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Nozzle for Fine Particle Production

Ames Laboratory

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Technology Marketing Summary

Researchers at Iowa State University and Ames Laboratory have developed an improved high pressure gas atomizing nozzle that can be used for the production of metal powders.


High pressure gas atomizing (HPGA) nozzles have shown promise for applications such as the production of very fine metal and alloy powders.  ISU scientists have now developed an improved HPGA nozzle that enables increased gas kinetic energy to be delivered to the molten material being atomized.  Through its configuration of multiple gas microdischarge openings or passages, the improved HPGA nozzle is able to generate supersonic atomizing gas velocity at lower gas manifold pressure compared to other systems.  As a result, the yield and efficiency of ultra-fine metal powders produced by gas atomization is enhanced.  Finer particle distribution is also achieved since the deviation of the particle size produced is reduced when this nozzle is used.

• Efficient (the ISU HPGA nozzle is better at generating supersonic gas with higher kinetic energy than other HPGA nozzles)
• Effective (particle size distribution is narrow)
Applications and Industries

Production of ultra-fine metal powder

More Information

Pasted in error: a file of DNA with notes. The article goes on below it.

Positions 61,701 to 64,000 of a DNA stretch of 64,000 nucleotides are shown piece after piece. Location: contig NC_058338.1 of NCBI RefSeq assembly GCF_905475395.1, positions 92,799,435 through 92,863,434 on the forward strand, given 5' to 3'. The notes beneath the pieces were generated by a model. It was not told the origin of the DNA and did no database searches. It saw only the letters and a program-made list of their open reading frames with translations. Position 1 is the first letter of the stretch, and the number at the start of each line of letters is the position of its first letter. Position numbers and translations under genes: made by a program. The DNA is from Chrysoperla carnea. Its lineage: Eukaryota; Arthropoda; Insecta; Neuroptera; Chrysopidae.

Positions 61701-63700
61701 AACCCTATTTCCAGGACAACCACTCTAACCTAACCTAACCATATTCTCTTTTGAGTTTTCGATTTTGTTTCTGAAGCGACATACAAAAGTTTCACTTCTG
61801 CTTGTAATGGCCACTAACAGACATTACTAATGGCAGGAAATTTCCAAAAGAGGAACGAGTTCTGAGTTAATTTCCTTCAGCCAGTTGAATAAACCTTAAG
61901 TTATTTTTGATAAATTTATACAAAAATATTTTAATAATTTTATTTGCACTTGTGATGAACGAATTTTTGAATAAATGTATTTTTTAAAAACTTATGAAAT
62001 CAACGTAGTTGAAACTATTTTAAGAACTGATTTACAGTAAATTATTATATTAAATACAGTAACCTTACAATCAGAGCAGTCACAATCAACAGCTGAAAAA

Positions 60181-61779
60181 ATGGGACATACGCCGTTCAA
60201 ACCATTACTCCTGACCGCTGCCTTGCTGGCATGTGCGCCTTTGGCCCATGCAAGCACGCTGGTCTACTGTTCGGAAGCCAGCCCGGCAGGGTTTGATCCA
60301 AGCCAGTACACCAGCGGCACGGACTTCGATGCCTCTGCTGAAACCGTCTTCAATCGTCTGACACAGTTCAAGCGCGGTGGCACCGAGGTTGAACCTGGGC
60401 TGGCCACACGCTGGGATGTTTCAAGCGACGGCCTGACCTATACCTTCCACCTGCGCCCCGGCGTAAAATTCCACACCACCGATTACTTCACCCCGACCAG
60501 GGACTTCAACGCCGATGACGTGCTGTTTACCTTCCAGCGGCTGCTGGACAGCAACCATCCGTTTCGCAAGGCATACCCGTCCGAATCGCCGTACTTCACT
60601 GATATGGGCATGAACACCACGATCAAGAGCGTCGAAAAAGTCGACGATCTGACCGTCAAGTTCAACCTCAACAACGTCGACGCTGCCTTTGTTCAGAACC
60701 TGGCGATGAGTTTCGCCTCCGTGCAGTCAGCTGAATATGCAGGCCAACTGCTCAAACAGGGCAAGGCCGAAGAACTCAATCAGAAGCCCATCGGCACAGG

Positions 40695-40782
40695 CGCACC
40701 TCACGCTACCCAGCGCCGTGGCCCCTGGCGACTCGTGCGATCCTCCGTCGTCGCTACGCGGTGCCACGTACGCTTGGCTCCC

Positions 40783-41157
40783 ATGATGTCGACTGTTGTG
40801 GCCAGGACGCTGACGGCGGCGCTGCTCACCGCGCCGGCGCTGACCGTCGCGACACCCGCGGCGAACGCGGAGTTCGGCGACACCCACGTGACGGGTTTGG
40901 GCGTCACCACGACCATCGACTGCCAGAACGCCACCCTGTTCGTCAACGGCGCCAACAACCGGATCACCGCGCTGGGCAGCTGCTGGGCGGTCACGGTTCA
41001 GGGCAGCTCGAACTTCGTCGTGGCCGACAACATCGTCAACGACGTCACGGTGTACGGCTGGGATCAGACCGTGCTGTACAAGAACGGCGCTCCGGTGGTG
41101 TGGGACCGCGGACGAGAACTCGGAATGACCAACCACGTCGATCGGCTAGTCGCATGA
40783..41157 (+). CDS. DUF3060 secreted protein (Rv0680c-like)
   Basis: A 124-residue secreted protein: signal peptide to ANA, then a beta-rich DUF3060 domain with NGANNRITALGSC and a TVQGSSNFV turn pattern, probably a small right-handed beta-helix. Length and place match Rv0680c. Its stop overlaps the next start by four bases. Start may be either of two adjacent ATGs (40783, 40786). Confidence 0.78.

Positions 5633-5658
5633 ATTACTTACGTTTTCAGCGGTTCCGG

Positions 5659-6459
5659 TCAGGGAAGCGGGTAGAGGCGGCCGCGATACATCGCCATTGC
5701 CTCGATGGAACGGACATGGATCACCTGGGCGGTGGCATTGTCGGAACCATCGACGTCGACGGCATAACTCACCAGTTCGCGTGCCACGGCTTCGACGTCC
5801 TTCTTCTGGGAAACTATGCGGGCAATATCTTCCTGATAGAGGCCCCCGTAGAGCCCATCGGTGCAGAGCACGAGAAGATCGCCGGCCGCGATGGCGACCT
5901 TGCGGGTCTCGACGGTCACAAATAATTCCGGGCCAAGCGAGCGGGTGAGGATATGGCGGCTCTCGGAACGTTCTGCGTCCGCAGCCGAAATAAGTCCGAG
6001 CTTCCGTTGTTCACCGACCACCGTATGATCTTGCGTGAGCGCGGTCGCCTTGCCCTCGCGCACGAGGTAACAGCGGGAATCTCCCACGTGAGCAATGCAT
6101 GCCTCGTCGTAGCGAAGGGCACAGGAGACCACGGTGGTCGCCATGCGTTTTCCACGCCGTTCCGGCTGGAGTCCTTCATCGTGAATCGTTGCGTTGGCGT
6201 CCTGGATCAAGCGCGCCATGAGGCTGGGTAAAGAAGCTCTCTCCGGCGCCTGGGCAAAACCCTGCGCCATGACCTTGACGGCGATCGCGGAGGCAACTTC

ISURF Direct Link:

Publication(s):  “Progress Towards Gas Atomization Processing with Increased Uniformity and Control”, Iver E. Anderson and Robert L. Terpstra, 2002, Mat. Sci. and Eng. A236:101-109.

Patents and Patent Applications
ID Number
Title and Abstract
Primary Lab
Patent 6,142,382
Atomizing nozzle and method
A high pressure close-coupled gas atomizing nozzle includes multiple discrete gas jet discharge orifices having aerodynamically designed convergent-divergent geometry with an first converging section communicated to a gas supply manifold and to a diverging section by a constricted throat section to increase atomizing gas velocity. The gas jet orifices are oriented at gas jet apex angle selected relative to the melt supply tip apex angle to establish a melt aspiration condition at the melt supply tip.
Ames Laboratory 11/07/2000
Technology Status
Technology IDDevelopment StageAvailabilityPublishedLast Updated

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To: Craig Forney<>